“Beginning March, April, May, we have been responding almost every day to the cause of bushfires all over the towns, the villages and the highway. Presently we are in the month of May which we consider the peak of bushfires and there are a whole lot of complaints coming from different areas in regards to the smoke affecting them. So we at the fire department try our best to respond to all calls—some of them are beyond our reach—however, wherever it is a threat, we respond.”

 

The Department has done its best, even with challenges like lack of water, since many of the fires which blaze up are far from any water source.

 

Voice of: Fidel Castanedas

“A setback that we have right now is the water; our trucks only have a certain capacity and sometimes the distance where we are located at, water is a problem and we encounter that as a serious setback for us. Sometimes we extinguish it and [sometimes] when our water finishes and on our return, the fire is blazing all over again. So it is a serious problem that we face.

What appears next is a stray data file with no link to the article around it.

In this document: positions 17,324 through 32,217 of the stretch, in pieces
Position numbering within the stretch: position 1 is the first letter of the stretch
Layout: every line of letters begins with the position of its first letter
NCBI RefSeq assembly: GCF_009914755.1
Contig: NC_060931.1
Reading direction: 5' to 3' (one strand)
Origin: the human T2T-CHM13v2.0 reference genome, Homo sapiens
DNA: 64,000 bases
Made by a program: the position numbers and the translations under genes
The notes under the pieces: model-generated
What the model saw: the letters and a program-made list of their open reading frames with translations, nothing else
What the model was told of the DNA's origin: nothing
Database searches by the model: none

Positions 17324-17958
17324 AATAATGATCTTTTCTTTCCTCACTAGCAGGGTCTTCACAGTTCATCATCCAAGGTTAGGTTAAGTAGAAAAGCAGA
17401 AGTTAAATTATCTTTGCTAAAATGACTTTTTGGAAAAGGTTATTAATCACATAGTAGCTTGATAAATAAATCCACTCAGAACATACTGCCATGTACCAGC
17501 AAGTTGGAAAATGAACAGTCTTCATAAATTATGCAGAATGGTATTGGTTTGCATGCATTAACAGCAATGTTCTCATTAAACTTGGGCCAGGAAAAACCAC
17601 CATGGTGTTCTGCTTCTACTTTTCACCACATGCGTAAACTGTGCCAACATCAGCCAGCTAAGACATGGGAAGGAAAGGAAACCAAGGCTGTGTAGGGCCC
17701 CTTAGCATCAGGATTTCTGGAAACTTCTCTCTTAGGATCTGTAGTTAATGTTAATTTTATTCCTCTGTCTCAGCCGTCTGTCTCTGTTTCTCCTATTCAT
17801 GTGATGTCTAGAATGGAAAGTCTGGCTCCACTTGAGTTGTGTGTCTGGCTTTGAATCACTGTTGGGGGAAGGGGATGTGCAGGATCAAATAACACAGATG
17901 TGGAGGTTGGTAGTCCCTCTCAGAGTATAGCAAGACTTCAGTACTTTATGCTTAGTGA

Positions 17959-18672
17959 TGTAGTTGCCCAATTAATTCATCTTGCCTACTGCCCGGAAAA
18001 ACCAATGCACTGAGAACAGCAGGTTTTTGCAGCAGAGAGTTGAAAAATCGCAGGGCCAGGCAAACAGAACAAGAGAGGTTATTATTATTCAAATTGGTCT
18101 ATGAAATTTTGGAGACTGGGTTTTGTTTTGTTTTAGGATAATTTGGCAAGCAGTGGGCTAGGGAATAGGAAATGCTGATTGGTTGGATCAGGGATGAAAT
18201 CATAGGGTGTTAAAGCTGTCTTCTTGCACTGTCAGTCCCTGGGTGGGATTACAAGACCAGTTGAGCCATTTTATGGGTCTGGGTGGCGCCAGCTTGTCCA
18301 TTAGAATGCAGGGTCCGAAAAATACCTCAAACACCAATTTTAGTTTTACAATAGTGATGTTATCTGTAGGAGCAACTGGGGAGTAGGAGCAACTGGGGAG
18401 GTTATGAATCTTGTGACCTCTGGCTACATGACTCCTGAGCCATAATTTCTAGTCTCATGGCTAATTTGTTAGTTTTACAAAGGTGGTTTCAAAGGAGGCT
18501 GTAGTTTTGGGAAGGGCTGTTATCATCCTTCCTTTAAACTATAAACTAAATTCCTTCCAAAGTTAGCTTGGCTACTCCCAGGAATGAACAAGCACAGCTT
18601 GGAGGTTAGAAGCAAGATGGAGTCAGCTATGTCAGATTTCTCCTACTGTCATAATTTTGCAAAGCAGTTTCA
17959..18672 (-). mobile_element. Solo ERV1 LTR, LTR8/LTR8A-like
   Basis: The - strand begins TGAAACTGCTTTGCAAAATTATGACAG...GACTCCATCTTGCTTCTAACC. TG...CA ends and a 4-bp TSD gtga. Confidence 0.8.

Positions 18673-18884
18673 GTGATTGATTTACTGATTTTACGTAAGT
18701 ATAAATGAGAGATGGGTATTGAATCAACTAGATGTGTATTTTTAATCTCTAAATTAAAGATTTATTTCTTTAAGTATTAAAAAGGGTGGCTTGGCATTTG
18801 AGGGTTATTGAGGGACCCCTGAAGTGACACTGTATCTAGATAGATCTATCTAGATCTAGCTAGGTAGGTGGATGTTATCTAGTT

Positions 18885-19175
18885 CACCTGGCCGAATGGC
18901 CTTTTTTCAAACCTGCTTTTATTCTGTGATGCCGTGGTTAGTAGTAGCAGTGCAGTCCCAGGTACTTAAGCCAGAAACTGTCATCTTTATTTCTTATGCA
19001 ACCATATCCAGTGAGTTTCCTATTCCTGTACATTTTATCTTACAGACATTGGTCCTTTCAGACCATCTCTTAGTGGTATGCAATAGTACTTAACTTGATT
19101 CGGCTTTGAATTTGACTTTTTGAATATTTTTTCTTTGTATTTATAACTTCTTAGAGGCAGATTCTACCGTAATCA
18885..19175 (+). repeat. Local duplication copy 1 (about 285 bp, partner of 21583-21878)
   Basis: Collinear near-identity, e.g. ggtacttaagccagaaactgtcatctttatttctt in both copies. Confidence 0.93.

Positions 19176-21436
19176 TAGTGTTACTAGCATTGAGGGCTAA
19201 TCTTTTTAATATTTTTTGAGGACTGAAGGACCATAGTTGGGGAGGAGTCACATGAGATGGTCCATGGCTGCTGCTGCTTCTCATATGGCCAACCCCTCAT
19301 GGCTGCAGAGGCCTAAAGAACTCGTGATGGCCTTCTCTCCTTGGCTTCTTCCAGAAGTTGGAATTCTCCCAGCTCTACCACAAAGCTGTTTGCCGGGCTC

The nearby towns of Santa Elena and San Ignacio are getting a heaping dosage of the smoke caused by these fires. San Ignacio is renowned for its amazing scenery…for views like this one from the hilltop of the CahalPech Resort. But all that is now obscured by a haze of smoke, and reports are that it was much lighter today than on previous days. It’s a problem for the resort, as it has been bad for business.

 

Cynthia Robateau, General Manager, Cahal Pech Resort